Going for a long walk on polluted, traffic-laden streets in an attempt to get fit has negligible benefits on your health, a new study has found.
UK researchers explored the benefits of walking in people over the age of 60 and compared the impact on their health when they walked along polluted urban streets versus in the open spaces of a park.
It perhaps comes as no surprise that people walking in the park fared better. The surprise was that benefits of walking were negligible, in terms of boosting heart and respiratory health, when walking along polluted streets.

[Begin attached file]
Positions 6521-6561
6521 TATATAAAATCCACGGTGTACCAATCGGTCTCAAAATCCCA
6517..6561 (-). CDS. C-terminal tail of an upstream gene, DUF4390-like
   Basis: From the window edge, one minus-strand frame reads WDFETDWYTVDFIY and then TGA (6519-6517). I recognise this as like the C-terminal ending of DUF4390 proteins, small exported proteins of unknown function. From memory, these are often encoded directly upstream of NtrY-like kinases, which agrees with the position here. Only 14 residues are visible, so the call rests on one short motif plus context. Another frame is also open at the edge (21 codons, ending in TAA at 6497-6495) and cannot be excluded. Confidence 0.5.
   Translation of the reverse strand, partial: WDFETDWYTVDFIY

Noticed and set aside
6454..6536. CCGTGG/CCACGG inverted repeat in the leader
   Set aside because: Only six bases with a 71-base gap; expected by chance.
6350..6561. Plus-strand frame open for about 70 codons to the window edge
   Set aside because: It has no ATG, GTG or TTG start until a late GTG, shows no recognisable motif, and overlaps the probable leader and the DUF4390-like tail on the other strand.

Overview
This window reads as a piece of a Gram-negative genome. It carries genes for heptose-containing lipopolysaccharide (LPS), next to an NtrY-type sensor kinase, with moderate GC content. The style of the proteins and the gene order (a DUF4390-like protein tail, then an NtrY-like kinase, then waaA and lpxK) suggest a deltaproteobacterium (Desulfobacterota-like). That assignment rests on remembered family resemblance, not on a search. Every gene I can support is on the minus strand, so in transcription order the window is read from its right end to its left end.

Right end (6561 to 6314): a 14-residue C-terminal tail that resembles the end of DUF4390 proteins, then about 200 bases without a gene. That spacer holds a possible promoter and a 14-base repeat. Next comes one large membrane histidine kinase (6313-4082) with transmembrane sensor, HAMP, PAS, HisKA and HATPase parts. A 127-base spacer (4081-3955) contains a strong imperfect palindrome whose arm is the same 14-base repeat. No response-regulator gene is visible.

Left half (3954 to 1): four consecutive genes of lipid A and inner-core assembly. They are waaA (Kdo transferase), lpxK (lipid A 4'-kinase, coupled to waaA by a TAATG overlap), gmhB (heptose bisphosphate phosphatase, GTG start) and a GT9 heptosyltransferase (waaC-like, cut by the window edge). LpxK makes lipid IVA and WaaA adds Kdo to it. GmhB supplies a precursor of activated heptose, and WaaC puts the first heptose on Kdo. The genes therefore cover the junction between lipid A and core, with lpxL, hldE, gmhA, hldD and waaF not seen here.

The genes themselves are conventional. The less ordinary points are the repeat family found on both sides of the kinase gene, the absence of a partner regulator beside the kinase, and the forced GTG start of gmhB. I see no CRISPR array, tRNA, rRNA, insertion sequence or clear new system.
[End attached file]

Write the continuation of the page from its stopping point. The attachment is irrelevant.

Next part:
The findings, published Tuesday in the journal The Lancet, suggest that short-term exposure to traffic pollution prevents the cardiorespiratory – heart and lung – benefits of physical activity during that time.
“When you walk, your airways open up … and your blood vessels dilate, or open up… and these effects can last for a few days. When you do this in a polluted place, these effects are much smaller, so you’ve lost the benefits of exercise,” said Dr. Fan Chung, professor of respiratory medicine at Imperial College London, who led the study.
“When you exercise in polluted areas, you breathe in more, and you get more of the particles and gases getting to your lungs,” he said. Read more